Landscapes - People - Global change

Category: Methods (Page 1 of 17)

Coastal reports and coverage

Two things are out from the lab this week on topics coastal.

Keahna Margeson, IDPhD student and 2023 OpenThink cohort member, had a commentary published in the Conversation called Let coastlines be coastlines: how nature-based approaches can protect Canada’s coasts. It is a great read!

The release of the report on last year’s scenario planning workshop for the Bay of Fundy coast was covered in DalNews. The report, Envisioning Environmental Futures for the Tidal Wetlands and Dykelands of the Bay of Fundy, is led by Elson Galang, the PhD student at McGill who led the workshop, but with lots of lab folks in the mix, including Keahna, Lara Cornejo, and Polly Nguyen.

Two reports have also been uploaded to Borealis based on ResNet work by team members. These works set strong groundwork for others to build on.

New paper: social media methods for SIA

Synthesis figure in the new Current Sociology paper showing sample workflows within a range of possibilities.

This week a new open access paper came out in a special issue (monograph) of Current Sociology about Social Impact Assessment. The special issue was led by Guadalupe Ortiz and Antonio Aledo, and their introductory essay is worth a read, as is Frank Vanclay’s epilogue, reflecting on 50 years of SIA and asking “is it still fit for purpose?”. Our offering, Social media and social impact assessment: Evolving methods in a shifting context, reflects on a decade of research using mostly Instagram to understand the social impacts of developments such as hydroelectricity, wind energy and coastal dyke realignment. The above demonstrates the current state of the art in terms of workflows, and shows how several of our studies have navigated those options. The paper also talks about the challenges, practical and ethical, of using social media datasets, and calls for government support in securing ongoing access for the purposes of public good research, a topic also recently argued by Ethan Zuckerman in Prospect Magazine. Most of the work synthesized in this paper has been published elsewhere, except the brilliant work that Mehrnoosh Mohammadi did on developing a collage approach to communicating common features in social media images to protect both copyright and privacy concerns (see below). This is a method we advocated back in 2017 and it is wonderful to see it in action.

A collage by Mehrnoosh Mohammadi of 16 photos captured in NS vineyards and posted on Instagram, showing seasonal change from left to right.

New survey in the field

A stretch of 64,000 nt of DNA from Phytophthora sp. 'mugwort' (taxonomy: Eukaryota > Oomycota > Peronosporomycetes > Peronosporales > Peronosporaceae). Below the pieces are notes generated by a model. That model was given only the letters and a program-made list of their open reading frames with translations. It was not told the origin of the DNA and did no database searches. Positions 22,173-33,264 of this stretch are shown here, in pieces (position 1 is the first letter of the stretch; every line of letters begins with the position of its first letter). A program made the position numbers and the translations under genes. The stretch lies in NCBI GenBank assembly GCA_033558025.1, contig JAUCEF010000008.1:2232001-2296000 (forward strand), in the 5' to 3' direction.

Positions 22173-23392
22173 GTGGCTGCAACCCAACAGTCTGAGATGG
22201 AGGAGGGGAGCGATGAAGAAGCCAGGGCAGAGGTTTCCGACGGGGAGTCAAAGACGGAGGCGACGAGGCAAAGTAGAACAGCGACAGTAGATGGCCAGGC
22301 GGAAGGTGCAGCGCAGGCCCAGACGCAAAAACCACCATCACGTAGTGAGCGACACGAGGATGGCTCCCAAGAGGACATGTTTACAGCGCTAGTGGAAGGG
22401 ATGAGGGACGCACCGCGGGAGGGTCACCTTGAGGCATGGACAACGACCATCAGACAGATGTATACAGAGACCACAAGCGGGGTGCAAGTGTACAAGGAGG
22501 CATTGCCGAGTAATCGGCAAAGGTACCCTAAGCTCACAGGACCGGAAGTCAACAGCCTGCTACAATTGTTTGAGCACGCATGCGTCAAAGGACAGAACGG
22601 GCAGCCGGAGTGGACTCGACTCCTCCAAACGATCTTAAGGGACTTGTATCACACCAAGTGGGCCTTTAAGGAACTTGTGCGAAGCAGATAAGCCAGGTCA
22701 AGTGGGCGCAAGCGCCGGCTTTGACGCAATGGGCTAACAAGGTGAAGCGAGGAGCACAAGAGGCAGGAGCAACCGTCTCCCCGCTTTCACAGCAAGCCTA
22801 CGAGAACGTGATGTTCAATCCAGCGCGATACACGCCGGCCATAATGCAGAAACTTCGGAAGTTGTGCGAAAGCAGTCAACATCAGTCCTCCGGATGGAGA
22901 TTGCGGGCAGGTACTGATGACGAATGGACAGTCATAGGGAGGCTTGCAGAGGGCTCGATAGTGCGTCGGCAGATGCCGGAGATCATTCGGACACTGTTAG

Postcard coming through CanadaPost Admail soon to Kings, Hants, Cumberland and Colchester counties.

Very soon, people who live in multi-unit dwellings around Hants, Kings, Colchester and Cumberland county in Nova Scotia will start receiving postcards like the above from my lab. Samantha Howard is running a focused study to strengthen our understanding of how people in the region think about (and maybe use) dykelands and tidal wetlands. If you get one of these in your mailbox, and you have 8-10 minutes to spare, we would be so grateful to hear from you.

New culturomics paper mapping CES using Instagram

Figure 2 process flowchart of the new Zhao et al. paper in Marine Policy

Another nice lab output this week in Marine Policy led by Qiqi Zhao, a China Scholarship Council visiting PhD student in my lab last year, including a bunch of other lab-affiliated students as co-authors: Modelling cultural ecosystem services in agricultural dykelands and tidal wetlands to inform coastal infrastructure decisions: a social media data approach. It is a bit of a companion piece to the Chen et al (2020) piece in Ocean and Coastal Management, as it uses the same Instagram dataset collected for every dykeland area in Nova Scotia back in 2018, but in a very different way. Chen et al. took a very qualitative ‘small data’ approach to the dataset, analyzing the photographs (and accounts) only of posts that included the words dyke*/dike*/wetland/marsh in the captions. Zhao et al. used a ‘big data’ text mining approach, extracting and associating bi-grams (two-word strings) from geolocated post captions to particular cultural ecosystem services (CES), modelling those CES using SolVES and comparing (as with Chen et al.) dykeland and wetland services. Whereas Chen et al. only found direct mentions of freshwater marshes (specifically Miner’s Marsh), in Zhao et al. we leveraged the coordinates to locate those geolocated to tidal wetland sites.  This will help us better understand the tradeoffs associated with climate change-driven adaptations of the dykeland system in the Bay of Fundy, the focus of NSERC ResNet Landscape 1.

New paper on salience mapping of energy infrastructure

Figure 1 in Mohammadi et al (2023), showing the novel sequence of work in PhotoShop, Matlab and GIS to understand how energy infrastructure affects a view.

Really nice to see a paper come out this week in Impact Assessment and Project Appraisal from Mehrnoosh Mohammadi’s MES thesis on renewable energy infrastructure in amenity (specifically vineyard) landscapes. This is the kind of thing that happens when a landscape architect joins your lab. This work involved a creative sequence of PhotoShop (to remove energy infrastructure seen in Instagram images taken at vineyards), Matlab (to calculate visual saliency), and ArcGIS analysis to understand the change in salience wrought by the removal. Cool stuff! This started out as a research note at submission, but got upgraded by the editor: A saliency mapping approach to understanding the visual impact of wind and solar infrastructure in amenity landscapes. Thanks to PhD student Yan Chen and former postdoc H. M. Tuihedur Rahman for helping out on this work.

« Older posts

© 2024 Kate Sherren

Theme by Anders NorenUp ↑